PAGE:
The Western Piedmont Council of Governments (WPCOG) has administered a no-interest, revolving loan program for qualifying homeowners for repairing failing septic systems. This program was a partnership involving the WPCOG, Alexander, Burke, Caldwell and Catawba Counties.
When household septic systems fail, untreated sewage can contaminate the surrounding land and nearby water sources. This untreated wastewater may contain dangerous viruses and bacteria that can threaten human health as well as pollute the environment. Septic systems are designed to remove or break down contaminants contained in sewage before it enters groundwater. When these pollutants are not treated properly, bacteria and other contaminates could infiltrate nearby lakes and streams, used as public water sources.
The Unifour Counties (Alexander, Burke, Caldwell and Catawba) are among the counties having the highest densities of septic tanks in North Carolina. While actual numbers are unknown, many of these older systems are failing, and thus pose a threat both to the populace and the environment. Many of these failing systems are owned by middle and low-income residents who do not have the financial resources to pay for repair work. In addition, many local governments cannot justify extending sewer to rural areas in the region.
In 2013, the Western Piedmont Council of Governments (WPCOG) was awarded a $433,354.06 grant from the North Carolina Clean Water Management Trust Fund to help address the regional need for septic repairs. The grant established a no-interest, revolving loan program for repairing failing septic systems and straight piping in Alexander, Burke, Caldwell and Catawba Counties. The goal of the project was to repair or replace 50 septic tanks. In the end, the project exceeded expectations, and 63 septic systems were replaced or repaired.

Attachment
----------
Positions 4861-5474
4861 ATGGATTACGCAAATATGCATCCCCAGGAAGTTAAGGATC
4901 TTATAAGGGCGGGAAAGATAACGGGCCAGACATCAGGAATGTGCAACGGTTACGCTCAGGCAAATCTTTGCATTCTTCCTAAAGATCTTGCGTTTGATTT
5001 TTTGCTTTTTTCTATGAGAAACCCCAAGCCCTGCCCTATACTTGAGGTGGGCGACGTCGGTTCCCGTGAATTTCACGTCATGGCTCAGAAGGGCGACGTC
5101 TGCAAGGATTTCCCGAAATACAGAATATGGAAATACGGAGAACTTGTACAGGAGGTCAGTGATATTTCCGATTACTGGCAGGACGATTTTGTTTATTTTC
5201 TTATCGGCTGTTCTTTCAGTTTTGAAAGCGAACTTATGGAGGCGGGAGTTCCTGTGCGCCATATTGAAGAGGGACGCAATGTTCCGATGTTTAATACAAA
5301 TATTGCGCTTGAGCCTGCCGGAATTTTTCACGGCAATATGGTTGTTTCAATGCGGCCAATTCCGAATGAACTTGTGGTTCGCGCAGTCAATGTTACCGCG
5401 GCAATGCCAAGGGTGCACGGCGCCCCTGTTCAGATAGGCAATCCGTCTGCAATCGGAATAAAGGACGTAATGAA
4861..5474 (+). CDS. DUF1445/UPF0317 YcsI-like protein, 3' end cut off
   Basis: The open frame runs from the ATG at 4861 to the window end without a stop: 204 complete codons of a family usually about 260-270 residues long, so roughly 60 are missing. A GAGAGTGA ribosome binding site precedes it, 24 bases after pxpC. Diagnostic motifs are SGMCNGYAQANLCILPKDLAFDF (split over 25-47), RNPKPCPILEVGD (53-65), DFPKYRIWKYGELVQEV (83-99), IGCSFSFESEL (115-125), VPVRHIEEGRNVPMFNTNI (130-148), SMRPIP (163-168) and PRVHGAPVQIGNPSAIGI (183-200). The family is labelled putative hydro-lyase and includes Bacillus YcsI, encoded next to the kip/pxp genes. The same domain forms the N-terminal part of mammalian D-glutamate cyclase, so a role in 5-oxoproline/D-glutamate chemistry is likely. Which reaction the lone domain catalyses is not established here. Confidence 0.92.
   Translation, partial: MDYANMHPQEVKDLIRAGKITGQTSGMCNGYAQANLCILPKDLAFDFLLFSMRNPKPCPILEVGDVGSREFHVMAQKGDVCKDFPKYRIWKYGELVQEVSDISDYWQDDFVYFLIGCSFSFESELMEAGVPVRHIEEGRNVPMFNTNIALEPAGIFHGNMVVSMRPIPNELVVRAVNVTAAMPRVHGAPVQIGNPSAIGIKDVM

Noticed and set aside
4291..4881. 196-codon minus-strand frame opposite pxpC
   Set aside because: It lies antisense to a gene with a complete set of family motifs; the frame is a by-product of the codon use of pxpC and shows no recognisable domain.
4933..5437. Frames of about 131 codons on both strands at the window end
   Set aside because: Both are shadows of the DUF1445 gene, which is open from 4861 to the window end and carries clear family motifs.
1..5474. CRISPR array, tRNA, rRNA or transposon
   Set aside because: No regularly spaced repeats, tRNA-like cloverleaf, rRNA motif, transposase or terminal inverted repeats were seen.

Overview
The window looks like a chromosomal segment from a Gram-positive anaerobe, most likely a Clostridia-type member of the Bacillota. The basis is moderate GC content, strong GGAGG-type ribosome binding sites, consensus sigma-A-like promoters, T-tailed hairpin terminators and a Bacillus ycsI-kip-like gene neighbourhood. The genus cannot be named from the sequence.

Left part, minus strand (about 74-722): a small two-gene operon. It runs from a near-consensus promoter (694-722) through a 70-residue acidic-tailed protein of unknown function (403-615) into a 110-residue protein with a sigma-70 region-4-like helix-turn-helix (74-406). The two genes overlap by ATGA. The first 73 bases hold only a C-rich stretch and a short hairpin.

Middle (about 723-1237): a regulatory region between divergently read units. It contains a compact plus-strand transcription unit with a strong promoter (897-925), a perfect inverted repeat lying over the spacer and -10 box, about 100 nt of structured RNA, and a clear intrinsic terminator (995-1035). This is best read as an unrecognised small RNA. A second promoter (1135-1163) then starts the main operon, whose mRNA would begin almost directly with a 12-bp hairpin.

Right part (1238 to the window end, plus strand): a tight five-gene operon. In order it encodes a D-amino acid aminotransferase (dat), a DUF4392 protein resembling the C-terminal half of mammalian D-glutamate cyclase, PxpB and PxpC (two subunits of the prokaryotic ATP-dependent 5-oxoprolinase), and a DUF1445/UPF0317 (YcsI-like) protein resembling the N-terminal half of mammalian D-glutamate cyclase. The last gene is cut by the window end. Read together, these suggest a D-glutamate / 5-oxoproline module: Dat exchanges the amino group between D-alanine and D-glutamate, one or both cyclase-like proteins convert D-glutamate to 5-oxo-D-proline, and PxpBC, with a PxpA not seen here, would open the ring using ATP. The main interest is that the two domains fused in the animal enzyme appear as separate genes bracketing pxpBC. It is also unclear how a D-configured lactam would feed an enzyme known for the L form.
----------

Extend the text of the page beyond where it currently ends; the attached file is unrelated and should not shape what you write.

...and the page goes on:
Of the funding that was received, $307,417 was dedicated to septic system repairs. The rest of the funding was used for administration, mapping, construction coordination, and outreach. Once the program began, two factors assisted the WPCOG in public outreach. First, the counties were able to refer possible participants to the program while conducting routine field inspections. Second, referrals were made while fielding questions from the general public.
As the project comes to a close in 2015, there is still a need for more work to be done. Potential participants continue to inquire about assistance, and the counties are hoping the project continues to receive additional funding. The current partnerships with the public health departments and contractors make it important that the program be continued while there is a capacity to make an impactful and lasting change to the region.
The Unifour Septic System Repair Program is beneficial for multiple reasons including, helping low-income individuals with a much-needed expense, the public health benefits from preventing septic run-off, and the environmental benefits for water quality.